PigPen Theatre Company’s The Old Man and the Old Moon radiates joy at such a rate that you can practically feel its glow before you even get the chance to take your seat. I mean that somewhat literally. The cast roams the stage as the audience enters, silently chuckling along with all the pre-show chatter. At first, they’re pretty much invisible, but the soft, plucky riff of the acoustic guitar one of the performers is handling begins to set the tone. As people file in, another guitar joins, then drums. We don’t feel it at first, but as the audience begins to quiet, a song is beginning to take shape, until it suddenly explodes into a soaring folk anthem, and the show is begun.
My first thought leaving Southside’s spacious City Theatre was, of all things, about the mechanics of theater. The Old Man and the Old Moon‘s entire existence is predicated on the way it wears its 150 BPM heart rate on its sleeve – and it is very good at doing that – but it’s real accomplishments actually come from its storytelling intellect.
The Old Man and the Old Moon essentially has two stories to tell. The first is about a man who travels an uncharted world in pursuit of his wayward wife and a mythic past long forgotten; the second, cleverly, is about the people who tell us this story. When the intro (re: the greatest Lumineers song never written) concludes, a narrator (Matt Nuernberger) appears in its vacuum. He introduces us to the titular Old Man (Ryan Melia), who has been tasked with refilling the moon every night to ensure it remains full. He’s been doing this so long he can’t quite remember why he started in the first place. His wife (Alex Falberg), compelled by wanderlust and half-remembered purpose, sets sail in a rowboat to find herself. Distraught and utterly unprepared to face the outside world, the Old Man sets off to find her.
Our protagonist, then, is a classic folktale archetype, and while the script pulls heavily from Irish culture, I’m certain you could find him in the periphery of every legend, myth or fable the world over. Melia’s Old Man is a loose, classically put-upon guy who is nevertheless filled to the tweed cap with raw performative energy. The anachronism of his energetic physicality and his cartoon-perfect wavering vocals make for a compelling comic performance.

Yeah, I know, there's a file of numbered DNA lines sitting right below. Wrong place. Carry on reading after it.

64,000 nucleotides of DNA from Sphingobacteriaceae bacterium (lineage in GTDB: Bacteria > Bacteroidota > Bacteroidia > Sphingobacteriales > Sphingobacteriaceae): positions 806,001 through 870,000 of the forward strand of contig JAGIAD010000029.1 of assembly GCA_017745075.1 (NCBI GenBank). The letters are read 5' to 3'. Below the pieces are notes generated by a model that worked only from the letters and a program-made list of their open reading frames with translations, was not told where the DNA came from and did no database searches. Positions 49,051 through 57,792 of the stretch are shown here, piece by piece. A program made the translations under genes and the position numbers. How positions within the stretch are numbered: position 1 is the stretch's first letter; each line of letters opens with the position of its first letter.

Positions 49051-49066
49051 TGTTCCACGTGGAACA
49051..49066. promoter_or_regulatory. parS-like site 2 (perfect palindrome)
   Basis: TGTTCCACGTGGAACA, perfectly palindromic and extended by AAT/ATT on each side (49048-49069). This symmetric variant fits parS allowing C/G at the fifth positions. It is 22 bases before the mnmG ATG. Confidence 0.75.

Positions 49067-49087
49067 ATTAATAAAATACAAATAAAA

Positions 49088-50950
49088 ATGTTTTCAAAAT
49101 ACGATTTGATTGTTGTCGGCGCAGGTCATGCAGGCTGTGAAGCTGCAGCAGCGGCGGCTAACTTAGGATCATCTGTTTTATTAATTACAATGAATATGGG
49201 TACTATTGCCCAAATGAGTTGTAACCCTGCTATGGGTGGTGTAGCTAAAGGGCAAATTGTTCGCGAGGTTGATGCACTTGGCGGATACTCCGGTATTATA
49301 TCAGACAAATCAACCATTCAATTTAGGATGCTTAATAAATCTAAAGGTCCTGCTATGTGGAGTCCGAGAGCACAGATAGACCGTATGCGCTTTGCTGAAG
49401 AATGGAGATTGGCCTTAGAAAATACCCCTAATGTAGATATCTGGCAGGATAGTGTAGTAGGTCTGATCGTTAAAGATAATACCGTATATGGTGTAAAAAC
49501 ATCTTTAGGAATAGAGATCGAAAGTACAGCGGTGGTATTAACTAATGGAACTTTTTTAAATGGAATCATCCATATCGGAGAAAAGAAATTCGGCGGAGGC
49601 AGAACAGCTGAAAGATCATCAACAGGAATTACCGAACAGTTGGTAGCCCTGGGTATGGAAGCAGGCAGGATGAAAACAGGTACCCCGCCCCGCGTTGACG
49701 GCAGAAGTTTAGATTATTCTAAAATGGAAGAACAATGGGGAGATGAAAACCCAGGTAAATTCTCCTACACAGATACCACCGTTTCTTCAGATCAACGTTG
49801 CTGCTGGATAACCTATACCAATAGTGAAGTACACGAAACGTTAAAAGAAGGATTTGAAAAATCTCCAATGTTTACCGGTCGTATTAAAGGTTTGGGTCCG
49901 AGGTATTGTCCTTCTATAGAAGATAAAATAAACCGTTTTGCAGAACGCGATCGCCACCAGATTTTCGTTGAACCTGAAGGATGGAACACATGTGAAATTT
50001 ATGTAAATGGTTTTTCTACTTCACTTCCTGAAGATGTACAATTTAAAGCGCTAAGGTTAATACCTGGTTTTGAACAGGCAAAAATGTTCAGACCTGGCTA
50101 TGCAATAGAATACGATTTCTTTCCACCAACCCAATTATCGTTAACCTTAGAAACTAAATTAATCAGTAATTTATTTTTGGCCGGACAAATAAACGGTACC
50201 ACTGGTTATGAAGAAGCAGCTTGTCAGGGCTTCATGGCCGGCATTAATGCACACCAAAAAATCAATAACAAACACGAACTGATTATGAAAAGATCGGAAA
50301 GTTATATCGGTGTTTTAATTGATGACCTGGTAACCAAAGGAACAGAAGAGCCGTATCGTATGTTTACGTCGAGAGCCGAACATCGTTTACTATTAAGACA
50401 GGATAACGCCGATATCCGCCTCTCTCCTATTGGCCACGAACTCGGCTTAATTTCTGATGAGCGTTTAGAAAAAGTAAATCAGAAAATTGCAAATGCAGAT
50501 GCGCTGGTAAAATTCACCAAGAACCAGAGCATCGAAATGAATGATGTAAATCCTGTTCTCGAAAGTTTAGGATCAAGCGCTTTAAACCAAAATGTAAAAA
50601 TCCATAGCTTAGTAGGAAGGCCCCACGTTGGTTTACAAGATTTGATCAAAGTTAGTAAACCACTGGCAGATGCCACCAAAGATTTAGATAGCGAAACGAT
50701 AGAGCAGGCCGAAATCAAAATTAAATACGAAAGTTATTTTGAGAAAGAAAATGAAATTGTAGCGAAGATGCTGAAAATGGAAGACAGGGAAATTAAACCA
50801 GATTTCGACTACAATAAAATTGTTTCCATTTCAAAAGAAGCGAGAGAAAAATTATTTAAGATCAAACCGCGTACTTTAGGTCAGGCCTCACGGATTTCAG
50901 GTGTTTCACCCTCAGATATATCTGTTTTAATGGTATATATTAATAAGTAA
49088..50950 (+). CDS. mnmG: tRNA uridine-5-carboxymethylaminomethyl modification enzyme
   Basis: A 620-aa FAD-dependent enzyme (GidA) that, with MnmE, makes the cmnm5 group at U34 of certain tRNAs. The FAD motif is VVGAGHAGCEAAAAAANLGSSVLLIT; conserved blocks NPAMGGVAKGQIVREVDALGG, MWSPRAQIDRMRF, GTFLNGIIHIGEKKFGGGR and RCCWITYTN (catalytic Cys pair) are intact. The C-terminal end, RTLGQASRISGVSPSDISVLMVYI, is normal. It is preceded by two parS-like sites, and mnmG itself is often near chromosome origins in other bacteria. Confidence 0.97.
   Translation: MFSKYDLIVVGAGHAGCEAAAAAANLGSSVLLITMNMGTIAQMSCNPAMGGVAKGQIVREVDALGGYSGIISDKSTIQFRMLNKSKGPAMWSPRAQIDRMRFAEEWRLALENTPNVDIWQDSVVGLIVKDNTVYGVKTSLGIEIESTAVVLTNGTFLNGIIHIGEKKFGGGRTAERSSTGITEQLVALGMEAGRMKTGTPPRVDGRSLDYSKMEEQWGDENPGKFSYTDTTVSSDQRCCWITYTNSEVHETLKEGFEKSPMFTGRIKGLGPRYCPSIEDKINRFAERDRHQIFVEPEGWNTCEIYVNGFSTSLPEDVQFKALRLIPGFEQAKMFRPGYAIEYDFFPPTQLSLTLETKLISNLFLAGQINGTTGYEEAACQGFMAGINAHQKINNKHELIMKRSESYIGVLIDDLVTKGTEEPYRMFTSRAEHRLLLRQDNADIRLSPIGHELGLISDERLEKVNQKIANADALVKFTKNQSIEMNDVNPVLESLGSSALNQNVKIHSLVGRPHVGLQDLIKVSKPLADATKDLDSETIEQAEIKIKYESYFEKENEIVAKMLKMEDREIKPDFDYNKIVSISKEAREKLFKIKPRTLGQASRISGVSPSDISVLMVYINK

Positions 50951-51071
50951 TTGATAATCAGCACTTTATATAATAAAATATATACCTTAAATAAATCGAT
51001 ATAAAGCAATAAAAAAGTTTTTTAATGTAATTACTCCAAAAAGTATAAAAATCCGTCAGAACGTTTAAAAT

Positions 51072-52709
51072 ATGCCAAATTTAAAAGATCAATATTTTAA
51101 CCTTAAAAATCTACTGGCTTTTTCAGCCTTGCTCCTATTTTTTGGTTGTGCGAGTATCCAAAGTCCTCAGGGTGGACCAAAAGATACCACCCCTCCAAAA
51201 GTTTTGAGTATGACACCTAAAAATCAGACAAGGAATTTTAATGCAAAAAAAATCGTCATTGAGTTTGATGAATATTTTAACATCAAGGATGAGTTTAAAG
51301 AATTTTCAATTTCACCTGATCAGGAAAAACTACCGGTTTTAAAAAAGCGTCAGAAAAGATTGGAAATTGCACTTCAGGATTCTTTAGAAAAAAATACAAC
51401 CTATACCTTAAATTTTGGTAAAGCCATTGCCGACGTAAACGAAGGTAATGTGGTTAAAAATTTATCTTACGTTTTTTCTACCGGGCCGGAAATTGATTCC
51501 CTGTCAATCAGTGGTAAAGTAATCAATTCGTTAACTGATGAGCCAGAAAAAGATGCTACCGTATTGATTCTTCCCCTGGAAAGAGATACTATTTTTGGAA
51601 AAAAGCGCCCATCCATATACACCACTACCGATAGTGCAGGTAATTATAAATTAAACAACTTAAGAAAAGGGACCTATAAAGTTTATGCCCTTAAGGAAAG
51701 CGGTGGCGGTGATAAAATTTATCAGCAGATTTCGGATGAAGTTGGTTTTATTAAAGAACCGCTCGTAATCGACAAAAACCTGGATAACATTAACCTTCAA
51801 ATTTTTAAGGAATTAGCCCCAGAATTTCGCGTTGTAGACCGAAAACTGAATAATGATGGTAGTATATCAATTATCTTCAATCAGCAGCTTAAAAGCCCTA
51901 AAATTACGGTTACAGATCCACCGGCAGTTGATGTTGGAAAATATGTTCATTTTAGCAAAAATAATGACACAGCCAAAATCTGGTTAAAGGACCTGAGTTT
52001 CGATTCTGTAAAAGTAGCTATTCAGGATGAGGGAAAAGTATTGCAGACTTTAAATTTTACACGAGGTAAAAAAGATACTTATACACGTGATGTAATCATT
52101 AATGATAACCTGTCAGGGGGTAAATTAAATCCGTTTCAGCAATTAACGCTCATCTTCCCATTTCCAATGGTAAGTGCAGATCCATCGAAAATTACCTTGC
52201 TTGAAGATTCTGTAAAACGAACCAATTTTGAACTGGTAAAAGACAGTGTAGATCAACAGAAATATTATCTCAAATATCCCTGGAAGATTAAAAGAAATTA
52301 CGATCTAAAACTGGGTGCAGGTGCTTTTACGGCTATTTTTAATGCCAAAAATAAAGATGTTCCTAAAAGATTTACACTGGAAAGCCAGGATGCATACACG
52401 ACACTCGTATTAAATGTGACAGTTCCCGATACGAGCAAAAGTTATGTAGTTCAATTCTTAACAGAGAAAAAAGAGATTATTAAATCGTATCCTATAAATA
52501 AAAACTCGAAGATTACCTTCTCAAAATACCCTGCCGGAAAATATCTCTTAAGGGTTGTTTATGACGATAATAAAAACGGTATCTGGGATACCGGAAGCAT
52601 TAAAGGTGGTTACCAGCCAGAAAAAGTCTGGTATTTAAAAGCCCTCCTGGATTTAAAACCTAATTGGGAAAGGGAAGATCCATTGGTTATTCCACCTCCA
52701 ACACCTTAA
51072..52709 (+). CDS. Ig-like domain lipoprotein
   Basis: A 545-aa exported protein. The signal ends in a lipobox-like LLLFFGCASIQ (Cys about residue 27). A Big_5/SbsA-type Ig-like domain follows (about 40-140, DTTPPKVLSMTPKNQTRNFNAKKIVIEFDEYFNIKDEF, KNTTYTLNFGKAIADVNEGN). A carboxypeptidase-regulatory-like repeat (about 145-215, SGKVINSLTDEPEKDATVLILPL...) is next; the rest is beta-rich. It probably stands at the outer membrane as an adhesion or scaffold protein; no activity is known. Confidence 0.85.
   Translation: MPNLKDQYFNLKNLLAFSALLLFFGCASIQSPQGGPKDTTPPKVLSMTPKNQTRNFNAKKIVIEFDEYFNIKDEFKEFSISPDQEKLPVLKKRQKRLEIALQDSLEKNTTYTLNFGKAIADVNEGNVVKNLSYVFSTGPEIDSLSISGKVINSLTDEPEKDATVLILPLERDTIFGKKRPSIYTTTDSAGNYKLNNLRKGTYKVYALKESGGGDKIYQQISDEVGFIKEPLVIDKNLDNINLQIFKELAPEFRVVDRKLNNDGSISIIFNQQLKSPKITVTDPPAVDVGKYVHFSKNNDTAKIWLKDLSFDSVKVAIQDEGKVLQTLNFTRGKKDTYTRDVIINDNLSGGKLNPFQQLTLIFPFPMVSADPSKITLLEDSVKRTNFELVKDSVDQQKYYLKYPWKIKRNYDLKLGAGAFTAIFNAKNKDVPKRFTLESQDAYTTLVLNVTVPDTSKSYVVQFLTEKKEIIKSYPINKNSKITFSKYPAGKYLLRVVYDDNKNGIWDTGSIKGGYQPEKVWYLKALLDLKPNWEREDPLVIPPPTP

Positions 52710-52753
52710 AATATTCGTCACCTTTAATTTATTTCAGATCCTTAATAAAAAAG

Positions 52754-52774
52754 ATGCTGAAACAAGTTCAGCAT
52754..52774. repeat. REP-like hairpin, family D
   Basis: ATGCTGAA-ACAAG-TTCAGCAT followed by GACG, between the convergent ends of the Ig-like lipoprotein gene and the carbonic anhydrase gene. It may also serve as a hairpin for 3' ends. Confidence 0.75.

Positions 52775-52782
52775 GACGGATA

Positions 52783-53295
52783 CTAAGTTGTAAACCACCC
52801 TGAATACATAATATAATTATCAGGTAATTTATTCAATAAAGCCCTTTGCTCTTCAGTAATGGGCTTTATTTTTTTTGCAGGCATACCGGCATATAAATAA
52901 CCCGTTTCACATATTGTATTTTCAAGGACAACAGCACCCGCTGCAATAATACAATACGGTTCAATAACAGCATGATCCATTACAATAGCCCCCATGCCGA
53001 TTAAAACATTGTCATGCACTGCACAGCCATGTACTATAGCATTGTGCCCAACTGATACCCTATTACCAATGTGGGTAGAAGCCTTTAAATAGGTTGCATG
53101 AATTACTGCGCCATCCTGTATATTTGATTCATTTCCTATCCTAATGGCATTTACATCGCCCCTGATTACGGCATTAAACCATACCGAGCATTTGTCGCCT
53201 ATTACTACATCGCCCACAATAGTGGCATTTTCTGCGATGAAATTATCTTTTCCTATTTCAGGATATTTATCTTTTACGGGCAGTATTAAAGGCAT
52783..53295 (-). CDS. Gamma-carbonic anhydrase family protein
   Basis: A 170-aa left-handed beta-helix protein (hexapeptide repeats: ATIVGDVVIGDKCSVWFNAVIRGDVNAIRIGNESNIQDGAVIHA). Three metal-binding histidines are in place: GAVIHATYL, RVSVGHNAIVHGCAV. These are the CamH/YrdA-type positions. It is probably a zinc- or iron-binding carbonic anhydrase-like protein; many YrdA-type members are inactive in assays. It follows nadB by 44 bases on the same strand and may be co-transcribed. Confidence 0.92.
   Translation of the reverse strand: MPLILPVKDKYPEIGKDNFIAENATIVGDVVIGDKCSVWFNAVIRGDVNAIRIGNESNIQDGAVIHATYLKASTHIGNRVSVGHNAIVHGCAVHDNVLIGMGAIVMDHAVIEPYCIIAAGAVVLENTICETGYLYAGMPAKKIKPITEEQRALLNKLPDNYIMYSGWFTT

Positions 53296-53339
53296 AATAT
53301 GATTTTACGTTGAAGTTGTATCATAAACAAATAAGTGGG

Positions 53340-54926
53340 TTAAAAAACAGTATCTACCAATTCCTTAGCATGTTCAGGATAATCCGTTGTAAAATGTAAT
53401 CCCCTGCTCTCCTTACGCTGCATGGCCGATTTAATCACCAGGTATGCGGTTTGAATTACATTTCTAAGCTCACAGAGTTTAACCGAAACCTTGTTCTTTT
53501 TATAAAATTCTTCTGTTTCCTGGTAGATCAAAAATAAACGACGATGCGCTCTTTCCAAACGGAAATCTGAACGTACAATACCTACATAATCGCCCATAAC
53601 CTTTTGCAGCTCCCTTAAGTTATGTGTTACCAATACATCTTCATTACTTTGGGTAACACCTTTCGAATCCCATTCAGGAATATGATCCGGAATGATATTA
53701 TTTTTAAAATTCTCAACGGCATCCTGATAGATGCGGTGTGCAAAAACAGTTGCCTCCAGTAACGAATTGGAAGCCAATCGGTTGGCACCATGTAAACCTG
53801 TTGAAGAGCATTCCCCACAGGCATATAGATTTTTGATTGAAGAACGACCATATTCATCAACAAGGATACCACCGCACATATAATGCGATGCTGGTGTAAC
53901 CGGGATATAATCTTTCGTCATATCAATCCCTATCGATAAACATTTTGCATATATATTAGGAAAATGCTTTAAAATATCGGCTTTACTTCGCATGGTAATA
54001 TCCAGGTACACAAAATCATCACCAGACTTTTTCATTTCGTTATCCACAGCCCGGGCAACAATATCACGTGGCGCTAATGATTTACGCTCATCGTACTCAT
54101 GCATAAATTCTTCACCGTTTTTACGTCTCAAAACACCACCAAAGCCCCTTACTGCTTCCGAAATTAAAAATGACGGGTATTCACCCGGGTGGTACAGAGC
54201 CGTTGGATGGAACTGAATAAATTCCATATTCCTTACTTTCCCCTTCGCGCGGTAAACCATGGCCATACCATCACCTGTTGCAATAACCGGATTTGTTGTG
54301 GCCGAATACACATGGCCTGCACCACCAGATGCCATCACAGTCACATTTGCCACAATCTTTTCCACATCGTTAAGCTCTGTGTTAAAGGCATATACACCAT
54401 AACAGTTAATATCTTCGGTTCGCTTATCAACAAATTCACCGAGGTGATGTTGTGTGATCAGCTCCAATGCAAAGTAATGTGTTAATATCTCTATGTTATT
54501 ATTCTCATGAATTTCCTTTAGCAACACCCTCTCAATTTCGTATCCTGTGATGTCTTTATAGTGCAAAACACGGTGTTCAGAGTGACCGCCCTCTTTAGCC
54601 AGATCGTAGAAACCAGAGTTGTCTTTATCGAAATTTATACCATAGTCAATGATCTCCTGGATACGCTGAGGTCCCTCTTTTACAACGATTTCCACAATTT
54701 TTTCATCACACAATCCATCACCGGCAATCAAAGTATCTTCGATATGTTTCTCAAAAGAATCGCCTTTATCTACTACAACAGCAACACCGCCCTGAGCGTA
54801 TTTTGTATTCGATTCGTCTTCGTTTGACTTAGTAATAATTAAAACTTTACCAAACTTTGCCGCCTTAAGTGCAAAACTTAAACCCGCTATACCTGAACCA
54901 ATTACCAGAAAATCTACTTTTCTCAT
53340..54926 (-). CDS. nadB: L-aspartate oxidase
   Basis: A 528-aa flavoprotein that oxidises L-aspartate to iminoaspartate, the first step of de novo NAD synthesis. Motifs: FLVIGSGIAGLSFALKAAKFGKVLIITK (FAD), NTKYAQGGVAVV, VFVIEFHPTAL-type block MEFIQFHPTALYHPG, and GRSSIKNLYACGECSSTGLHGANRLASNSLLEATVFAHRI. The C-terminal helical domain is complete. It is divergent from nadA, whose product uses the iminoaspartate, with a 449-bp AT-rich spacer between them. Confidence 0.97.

The rest of the cast adopt a similarly asynchronous approach to their characters. Falberg’s Old Woman is a loving Irish stereotype whose emotions bubble under her sarcastic charisma. Ben Ferguson briefly steals the show as a wide-eyed lunatic who gave up trying to escape the whale he was eaten by over a decade ago. His character largely echoes Jonah and the whale, but his performance is so casually insane he’s almost more reminiscent of that guy in every office who has visibly been there way too long.
The Old Man and the Old Moon’s primary aesthetic is a foggy woodworked dreamscape in which a dog is a mop, a bustling market is two large planks and a man holding a sign, and the moon is produced by the glow of a flashlight. Yet, the play is immersive, so much so that its patchwork landscape- the method with which it portrays the world of this gentle-hearted odyssey to us – is as rewarding as its narrative. A large-scale battle between warships happens in the play’s first act, and I found myself smiling in anticipation of seeing what PigPen was going to do with its limited toolset to accomplish such an ambitious scene.
Spoiler alert: as it turns out, this particular instance of naval combat is fought by two groups of men contorting themselves into a kind of horizontal pyramid and all shouting, and I quote, “SHIP.”
Even in these extremely good and extremely goofy moments, City Theatre’s production encourages further exploration of its themes. Our narrator, who is so explicitly excited at the notion of telling us a story that he appears in his own story so that he may tell us even more stories – and then, in the process of doing that, re-iterate how much he loves storytelling – is a reminder of why we’re sat in the theater listening to him go on in the first place. It’s not only that we like being entertained, but that the pure unadulterated joy of the art of the story, the suggestion that the world is bigger than we understand it to be, is an undying human instinct.
The Old Man and the Old Moon reminds us that the world is full of amazing stuff, and that adventure will always await those who choose to seek it. That sensation you get as a kid, huddled around a flashlight at a sleepover while your friend tells you about fighting the horrible monster he found in the woods – that innate awe and anticipation of something new – is still there if you look for it.